Our Spot for days 6, 7, 8. Add 10 knots to column 6 and a meter to column 8

Heaving to for four hours on the sixth day gave us relief again from the relentless wind and seas. 15 to 25 knots, with gusts to 38 were the norm and the boat kept surfing up and down the twelve foot seas. We finally dropped both main and mizzen and sailed under genoa alone for the next two days while the winds varied from ten to over thirty with many squalls rolling by.

Bill has a smooth forehead
Not such a pretty stitch job
Back to sleeping on watch in his pre-fall position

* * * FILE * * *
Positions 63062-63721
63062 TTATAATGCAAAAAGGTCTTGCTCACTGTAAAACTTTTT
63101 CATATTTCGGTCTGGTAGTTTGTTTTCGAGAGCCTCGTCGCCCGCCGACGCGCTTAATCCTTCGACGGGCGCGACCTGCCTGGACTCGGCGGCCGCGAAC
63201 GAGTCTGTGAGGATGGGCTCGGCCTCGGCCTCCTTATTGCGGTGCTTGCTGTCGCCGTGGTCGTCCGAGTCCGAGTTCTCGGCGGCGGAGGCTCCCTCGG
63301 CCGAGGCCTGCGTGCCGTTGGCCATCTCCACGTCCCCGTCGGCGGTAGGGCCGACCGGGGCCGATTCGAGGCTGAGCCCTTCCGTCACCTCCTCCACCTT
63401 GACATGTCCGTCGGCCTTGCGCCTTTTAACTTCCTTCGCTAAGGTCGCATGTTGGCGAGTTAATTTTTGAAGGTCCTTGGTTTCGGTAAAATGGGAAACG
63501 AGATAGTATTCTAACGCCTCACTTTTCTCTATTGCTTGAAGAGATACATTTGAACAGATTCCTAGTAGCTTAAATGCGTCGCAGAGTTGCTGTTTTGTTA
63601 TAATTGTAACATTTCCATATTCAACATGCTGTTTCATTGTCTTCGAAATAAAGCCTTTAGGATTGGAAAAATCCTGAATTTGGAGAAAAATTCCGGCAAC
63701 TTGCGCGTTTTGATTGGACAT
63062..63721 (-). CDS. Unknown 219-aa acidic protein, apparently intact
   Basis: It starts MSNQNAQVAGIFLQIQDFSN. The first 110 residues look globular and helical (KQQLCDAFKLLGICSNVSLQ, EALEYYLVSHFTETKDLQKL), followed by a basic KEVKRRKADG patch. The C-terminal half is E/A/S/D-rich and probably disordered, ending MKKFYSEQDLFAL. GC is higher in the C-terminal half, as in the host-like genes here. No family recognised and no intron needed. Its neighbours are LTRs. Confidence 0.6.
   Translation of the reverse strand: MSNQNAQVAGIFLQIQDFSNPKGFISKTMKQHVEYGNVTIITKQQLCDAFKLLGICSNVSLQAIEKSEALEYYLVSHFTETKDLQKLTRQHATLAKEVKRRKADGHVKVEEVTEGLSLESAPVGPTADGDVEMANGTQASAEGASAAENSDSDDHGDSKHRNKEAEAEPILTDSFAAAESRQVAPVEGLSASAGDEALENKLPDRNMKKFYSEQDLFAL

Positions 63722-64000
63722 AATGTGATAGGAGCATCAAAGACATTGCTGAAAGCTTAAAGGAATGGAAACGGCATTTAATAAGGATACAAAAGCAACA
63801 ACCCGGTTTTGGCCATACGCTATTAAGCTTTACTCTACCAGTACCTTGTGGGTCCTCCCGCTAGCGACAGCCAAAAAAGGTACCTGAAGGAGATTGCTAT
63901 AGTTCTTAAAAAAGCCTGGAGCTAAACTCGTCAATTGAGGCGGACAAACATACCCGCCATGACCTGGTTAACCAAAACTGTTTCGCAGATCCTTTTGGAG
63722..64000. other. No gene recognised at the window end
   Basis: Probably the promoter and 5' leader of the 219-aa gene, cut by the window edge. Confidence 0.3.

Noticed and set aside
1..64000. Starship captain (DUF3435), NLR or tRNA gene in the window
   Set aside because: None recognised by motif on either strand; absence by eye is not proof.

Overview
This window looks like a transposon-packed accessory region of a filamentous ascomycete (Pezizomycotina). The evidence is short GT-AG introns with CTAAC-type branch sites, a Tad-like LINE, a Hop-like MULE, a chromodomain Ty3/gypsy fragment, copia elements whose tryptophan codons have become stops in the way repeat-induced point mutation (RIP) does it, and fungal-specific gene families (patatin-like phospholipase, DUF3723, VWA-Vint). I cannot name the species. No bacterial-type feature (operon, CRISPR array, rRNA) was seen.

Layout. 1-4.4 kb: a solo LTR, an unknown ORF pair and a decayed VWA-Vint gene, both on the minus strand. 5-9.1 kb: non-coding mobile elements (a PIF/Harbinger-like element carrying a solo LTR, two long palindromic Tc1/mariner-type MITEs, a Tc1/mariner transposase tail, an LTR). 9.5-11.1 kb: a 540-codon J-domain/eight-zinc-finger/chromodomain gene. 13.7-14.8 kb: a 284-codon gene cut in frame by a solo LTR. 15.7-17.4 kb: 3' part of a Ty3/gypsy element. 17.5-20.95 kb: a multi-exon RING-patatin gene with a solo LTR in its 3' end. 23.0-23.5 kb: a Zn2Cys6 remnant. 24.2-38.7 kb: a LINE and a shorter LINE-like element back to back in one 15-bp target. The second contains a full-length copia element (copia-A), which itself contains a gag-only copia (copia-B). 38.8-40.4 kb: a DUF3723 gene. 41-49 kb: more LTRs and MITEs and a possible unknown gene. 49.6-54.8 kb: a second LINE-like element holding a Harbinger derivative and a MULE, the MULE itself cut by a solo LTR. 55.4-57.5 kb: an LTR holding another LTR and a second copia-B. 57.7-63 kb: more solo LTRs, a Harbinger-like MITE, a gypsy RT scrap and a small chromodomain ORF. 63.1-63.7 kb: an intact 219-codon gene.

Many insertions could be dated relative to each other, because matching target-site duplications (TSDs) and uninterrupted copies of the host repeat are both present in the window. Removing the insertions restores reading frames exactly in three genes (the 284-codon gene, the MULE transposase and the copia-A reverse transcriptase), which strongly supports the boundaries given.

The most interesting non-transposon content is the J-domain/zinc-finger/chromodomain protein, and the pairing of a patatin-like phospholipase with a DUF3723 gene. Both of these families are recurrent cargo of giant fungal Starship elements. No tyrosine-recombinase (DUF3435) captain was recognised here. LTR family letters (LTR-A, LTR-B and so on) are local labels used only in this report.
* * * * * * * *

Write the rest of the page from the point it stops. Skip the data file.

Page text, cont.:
The worst night was the eighth when Bill fell in the cockpit. He dosed while sitting on the port side. A wave rolled the boat, and Bill flopped over to the starboard side, hitting his head on the coaming (the seat back). A gash opened up, just above his eyebrow, requiring stitches. Maybe it was because I was sound asleep one moment and staring at a gaping hole in his head the next, but I sure confirmed that night that I would not make a great nurse. First I was freezing (yeah it was super cold), then I was having a full body sweat (did I put on too many clothes?) and the next thing I know, Bill has a mirror and he’s saying “I’ll do this myself”. Not a proud moment for me!! I gathered my wits, smeared New Skin on the gash, and watched as it opened back up like a fish mouth. Stitches seemed like a bad idea in the pitching seas, so I resorted to placing four steri stitches and more glue. This seemed to work and we called it good. I promptly sent Bill to bed and I took over in the cockpit. I certainly wasn’t going to be able to sleep after this incident! Luckily Bill has a gift and can sleep wherever and whenever!